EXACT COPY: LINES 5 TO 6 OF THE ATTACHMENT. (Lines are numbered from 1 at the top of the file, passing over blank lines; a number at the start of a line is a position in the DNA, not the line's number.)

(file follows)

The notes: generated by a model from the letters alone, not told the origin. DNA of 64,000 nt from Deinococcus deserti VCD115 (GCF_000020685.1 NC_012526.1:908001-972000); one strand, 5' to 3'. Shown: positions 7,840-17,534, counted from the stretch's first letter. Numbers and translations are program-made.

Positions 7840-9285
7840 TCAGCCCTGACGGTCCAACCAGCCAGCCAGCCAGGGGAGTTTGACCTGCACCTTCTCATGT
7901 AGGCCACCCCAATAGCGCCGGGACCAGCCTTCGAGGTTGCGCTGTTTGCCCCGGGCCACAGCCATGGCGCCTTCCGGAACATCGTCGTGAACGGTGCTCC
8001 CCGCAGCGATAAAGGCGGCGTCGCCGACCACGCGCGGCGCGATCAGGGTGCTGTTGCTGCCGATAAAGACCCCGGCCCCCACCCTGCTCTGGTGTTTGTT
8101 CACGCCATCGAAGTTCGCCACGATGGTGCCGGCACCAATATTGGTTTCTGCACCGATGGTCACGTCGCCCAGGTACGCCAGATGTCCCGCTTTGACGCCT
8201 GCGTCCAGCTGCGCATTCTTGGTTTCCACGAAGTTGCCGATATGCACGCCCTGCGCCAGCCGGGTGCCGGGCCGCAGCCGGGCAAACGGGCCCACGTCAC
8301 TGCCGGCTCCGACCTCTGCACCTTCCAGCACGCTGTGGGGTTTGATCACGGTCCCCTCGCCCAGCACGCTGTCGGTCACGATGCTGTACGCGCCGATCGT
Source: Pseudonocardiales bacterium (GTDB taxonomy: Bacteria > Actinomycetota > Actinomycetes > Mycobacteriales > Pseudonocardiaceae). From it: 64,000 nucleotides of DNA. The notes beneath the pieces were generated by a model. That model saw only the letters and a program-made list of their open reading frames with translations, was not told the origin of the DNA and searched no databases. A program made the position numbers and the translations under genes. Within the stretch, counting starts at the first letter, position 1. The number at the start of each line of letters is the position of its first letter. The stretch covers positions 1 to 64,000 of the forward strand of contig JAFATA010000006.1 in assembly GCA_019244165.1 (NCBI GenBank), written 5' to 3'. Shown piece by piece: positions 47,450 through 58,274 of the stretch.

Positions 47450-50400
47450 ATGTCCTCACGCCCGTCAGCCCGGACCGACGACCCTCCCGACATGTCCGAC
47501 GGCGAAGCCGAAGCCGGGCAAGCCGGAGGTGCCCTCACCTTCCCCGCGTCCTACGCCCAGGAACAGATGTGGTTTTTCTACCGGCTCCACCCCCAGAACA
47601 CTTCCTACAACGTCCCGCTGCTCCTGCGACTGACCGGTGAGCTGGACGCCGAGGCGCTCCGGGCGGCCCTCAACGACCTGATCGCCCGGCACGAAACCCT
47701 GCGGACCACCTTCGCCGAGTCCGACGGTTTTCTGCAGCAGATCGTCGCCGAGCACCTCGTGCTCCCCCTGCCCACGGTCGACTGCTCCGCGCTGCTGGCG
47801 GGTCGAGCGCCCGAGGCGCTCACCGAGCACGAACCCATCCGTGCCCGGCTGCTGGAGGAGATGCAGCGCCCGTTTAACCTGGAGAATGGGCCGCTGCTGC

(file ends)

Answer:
8001 CCGCAGCGATAAAGGCGGCGTCGCCGACCACGCGCGGCGCGATCAGGGTGCTGTTGCTGCCGATAAAGACCCCGGCCCCCACCCTGCTCTGGTGTTTGTT
8101 CACGCCATCGAAGTTCGCCACGATGGTGCCGGCACCAATATTGGTTTCTGCACCGATGGTCACGTCGCCCAGGTACGCCAGATGTCCCGCTTTGACGCCT